Standard v1.1 compared to Twitter API v2

Standard v1.1 compared to Twitter API v2

If you have been working with the standard v1.1 GET users/show and GET users/lookup, the goal of this guide is to help you understand the similarities and differences between the standard and Twitter API v2 users lookup endpoints.

  • Similarities
    • OAuth 1.0a User Context
    • Users per request limits
  • Differences
    • Endpoint URLs
    • App and Project requirements
    • Response data format
    • Request parameters



OAuth 1.0a User Context authentication method

The standard endpoint supports OAuth 1.0a User Context, while the new Twitter API v2 users lookup endpoints supports both OAuth 1.0a User Context and OAuth 2.0 Bearer Token. Therefore, if you were previously using one of the standard v1.1 users lookup endpoints, you can continue using the same authentication method if you migrate to the Twitter API v2 version. 

Depending on your authentication library/package of choice, Bearer Token authentication is probably the easiest way to get started and can be set with a simple request header. To learn how to generate a Bearer Token, see this OAuth 2.0 Bearer Token guide

Users per request limits

The standard v1.1 GET users/lookup endpoint allows you to specify 100 users per request. This also goes for the GET /users and GET /users/by endpoints. To specify a full 100 users, you will need to pass the ids (GET /users) parameter or the username (GET /users/by) parameter as a query parameter, and include the list of user IDs/usernames in a comma-separated list. 


Endpoint URLs

  • Standard v1.1 endpoints:
    • (single-ID or username lookup)
    • (multi-ID or username lookup)
  • Twitter API v2 endpoint:
    • (multi-ID lookup)
    • (single-ID lookup)
    • (multi-username lookup)
    • (single-username lookup)

App and Project requirements

The Twitter API v2 endpoints require that you use credentials from a developer App that is associated to a Project when authenticating your requests. All Twitter API v1.1 endpoints can use credentials from standalone Apps or Apps associated with a project. 

Response data format

One of the biggest differences between standard v1.1 and Twitter API v2 endpoint versions is how you select which fields return in your payload.

For the standard endpoints, you receive many of the response fields by default, and then have the option to use parameters to identify which fields or sets of fields should return in the payload.

The Twitter API v2 version only delivers the user id , name, and username fields by default. To request any additional fields or objects, you wil need to use the fields and expansions parameters. Any user fields that you request from this endpoint will return in the primary user object. Any expanded Tweet object and fields will return in an includes object within your response. You can then match any expanded objects back to the user object by matching the IDs located in both the user and the expanded Tweet object.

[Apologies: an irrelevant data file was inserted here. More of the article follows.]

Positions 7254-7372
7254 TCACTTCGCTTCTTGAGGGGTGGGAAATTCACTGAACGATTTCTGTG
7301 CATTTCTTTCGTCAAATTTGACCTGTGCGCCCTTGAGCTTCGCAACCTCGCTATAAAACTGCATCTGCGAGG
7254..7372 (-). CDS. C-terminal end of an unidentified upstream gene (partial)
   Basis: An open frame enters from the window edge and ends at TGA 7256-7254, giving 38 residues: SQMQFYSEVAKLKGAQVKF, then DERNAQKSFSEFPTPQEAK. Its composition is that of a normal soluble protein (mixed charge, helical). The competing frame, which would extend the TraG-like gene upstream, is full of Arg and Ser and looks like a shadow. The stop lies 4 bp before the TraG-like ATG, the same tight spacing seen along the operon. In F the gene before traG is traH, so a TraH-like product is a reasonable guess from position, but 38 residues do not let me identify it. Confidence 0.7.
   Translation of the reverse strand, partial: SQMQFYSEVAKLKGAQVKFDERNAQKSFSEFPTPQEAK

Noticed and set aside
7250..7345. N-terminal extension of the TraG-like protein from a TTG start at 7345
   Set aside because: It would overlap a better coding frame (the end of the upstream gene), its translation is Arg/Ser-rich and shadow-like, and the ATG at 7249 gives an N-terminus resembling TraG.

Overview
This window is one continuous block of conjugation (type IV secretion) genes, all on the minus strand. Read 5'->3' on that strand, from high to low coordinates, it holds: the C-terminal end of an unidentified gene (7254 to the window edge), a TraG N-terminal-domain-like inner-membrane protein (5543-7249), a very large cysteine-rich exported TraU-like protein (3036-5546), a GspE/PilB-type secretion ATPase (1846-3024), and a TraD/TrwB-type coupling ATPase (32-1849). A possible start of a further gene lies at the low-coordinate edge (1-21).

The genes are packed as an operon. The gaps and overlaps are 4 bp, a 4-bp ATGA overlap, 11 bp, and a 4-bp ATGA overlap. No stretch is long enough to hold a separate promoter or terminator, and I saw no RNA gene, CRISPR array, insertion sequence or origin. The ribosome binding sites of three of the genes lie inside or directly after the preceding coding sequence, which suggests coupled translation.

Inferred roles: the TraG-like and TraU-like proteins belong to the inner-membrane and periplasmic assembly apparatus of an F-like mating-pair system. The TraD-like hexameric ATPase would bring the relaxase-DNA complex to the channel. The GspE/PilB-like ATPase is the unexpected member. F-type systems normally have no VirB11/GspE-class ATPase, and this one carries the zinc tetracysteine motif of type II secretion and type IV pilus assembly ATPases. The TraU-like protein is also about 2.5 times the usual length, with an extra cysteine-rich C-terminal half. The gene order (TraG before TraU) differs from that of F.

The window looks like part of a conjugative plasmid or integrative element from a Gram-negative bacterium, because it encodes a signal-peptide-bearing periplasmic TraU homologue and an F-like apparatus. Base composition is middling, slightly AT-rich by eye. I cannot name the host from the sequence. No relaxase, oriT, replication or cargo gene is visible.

We encourage you to read more about these new parameters in their respective guides, or by reading our guide on how to use fields and expansions

We have also put together a data format migration guide which can help you map standard v1.1 fields to the newer v2 fields. This guide will also provide you the specific expansion and field parameter that you will need to pass with your v2 request to return specific fields. 

In addition to the changes in how you request certain fields, Twitter API v2 is also introducing new JSON designs for the objects returned by the APIs, including Tweet and user objects.

  • At the JSON root level, the standard endpoints return Tweet objects in a statuses array, while Twitter API v2 returns a data array. 
  • Instead of referring to Retweeted and Quoted "statuses", Twitter API v2 JSON refers to Retweeted and Quoted Tweets. Many legacy and deprecated fields, such as contributors and user.translator_type are being removed. 
  • Instead of using both favorites (in Tweet object) and favourites (in user object), Twitter API v2 uses the term like
  • Twitter is adopting the convention that JSON values with no value (for example, null) are not written to the payload. Tweet and user attributes are only included if they have a non-null values. 

We also introduced a new set of fields to the Tweet object including the following:

  • conversation_id field
  • Two new annotations fields, including context and entities
  • Several new metrics fields 
  • A new reply_setting field, which shows you who can reply to a given Tweet


Request parameters

The following standard v1.1 request parameters have equivalents in Twitter API v2:

Standard Twitter API v2
user_id ids
screen_name username

There are also a set of standard users lookup request parameters
not supported in Twitter API v2:

Standard Comment
include_entities This parameter is used to remove the entities node from the Tweet payload.  It has been replaced with the additive fields and expansions functionality.